It seems feasible therefore that the tablet was fixed first to the rock and then in 1838, slightly higher, to the masonry. The 7-month delay in mounting the tablet in the first place may then be ascribed to the construction of the watering station during 1831. The somewhat peculiar incorporation of the rock into the watering station may have been for reasons of economy. Alternatively, it may have been intended as part of the setting for the memorial tablet, possibly referencing the much cruder station of the tragic opening day. The use of stone facings (if such they were) seems to accord the watering station a higher status than might otherwise be merited although trains did, of course, pause here.
Intermediate watering stations became less of an issue as technology developed and for long distance routes water troughs were provided between the lines as at Eccles. The station itself closed to passengers in 1839 when a second station opened at a nearby junction with the Wigan branchline, the original facility continuing for some years as a goods station.
The only direct reference to the tablet from around this time comes in the LNWR guide of 1894 which briefly mentions that the MP was commemorated by "a tablet on an adjoining wall".
The twentieth century
Fig: The newly unveiled monument in 1913?
There is no indication that the original tablet was situated in a small temple and when this was added is unclear although I suspect others will know. Wikipedia has a photograph (above) showing a ceremony in front of the structure substantially as we see it today. This may have marked a rebuilding around part or all the water tank given that the tablet is now fixed to a metallic surface in an appropriate position. Note the rock face still present at track level. The date for this new development can only be judged on the basis of the image labels, 1913 seeming not unlikely given the dress of those present at the ceremony and the photographic equipment to hand. Perhaps an additional incentive behind the redevelopment was the need to remove dilapidated and unsafe old buildings or to close the goods station.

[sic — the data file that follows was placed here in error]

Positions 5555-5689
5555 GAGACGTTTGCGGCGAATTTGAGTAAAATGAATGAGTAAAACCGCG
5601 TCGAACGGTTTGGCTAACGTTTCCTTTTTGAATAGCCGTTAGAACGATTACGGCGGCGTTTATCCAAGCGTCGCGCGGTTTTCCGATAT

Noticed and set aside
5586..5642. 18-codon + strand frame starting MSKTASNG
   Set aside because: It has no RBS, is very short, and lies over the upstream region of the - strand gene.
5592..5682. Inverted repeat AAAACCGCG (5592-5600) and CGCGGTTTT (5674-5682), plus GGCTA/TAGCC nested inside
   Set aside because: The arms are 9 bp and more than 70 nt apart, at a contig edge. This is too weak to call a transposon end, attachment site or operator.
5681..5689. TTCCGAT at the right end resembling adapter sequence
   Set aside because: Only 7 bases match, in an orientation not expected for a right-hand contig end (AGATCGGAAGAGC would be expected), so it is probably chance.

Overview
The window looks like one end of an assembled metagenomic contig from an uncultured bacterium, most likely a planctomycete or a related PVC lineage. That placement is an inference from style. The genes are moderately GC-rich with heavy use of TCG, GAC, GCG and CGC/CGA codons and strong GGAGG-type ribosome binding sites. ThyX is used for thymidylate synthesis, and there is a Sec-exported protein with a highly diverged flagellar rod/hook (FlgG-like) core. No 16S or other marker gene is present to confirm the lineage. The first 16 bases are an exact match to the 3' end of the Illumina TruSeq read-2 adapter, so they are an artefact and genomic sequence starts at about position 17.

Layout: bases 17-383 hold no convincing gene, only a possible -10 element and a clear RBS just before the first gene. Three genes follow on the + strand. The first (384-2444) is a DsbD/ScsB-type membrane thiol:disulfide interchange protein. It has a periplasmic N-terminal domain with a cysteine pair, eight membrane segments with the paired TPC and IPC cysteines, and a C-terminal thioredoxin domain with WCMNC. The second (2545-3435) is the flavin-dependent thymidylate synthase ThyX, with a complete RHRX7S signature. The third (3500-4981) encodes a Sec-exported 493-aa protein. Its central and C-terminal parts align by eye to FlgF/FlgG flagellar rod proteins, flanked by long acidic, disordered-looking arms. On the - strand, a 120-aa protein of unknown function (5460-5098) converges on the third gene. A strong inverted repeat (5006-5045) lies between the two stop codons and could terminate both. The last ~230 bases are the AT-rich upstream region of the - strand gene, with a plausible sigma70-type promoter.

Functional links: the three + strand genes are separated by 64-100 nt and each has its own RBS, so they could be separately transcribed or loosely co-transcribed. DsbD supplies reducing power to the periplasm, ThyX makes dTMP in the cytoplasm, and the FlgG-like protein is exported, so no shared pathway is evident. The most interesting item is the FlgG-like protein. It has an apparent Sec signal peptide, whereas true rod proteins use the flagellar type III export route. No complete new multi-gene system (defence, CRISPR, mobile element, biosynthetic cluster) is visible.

As mentioned previously, the memorial briefly hit the headlines when the (second) tablet was vandalised. While it features occasionally on TV (recently, for example, on Dan Snow's railway history series), it seems to be very difficult to view except from a stationary train.
Fig: The three suggested locations for the tablet with the temple of 1913 added to the buildings of the 1880s and earlier.
In the 1880s it is possible that the buildings of the watering station were still present even if no longer used. Maps suggest that the engine shed formerly east of the watering station is now to the west with a possible goods shed occupying its original location. There is an additional building abutting the east flank of the boiler house, presumably the reason for the asymmetric nature of the low brick walls that encompass the contemporary memorial.
The historic context
Huskisson's death cast a shadow over the opening day and understandably dominated coverage in the newspapers. Although permission was reluctantly granted to inter Huskisson's remains in Liverpool (his home was in Chichester), the mausoleum by John Foster Jnr in St James's Cemetery was not finished until 1834. While it doubtless contributed to the public subscription for the mausoleum, the company may have felt it was appropriate to make a gesture of its own in the meantime once the watering station was in place. The provenance of the miniature temple remains obscure and surprisingly unremarked given its more recent origin.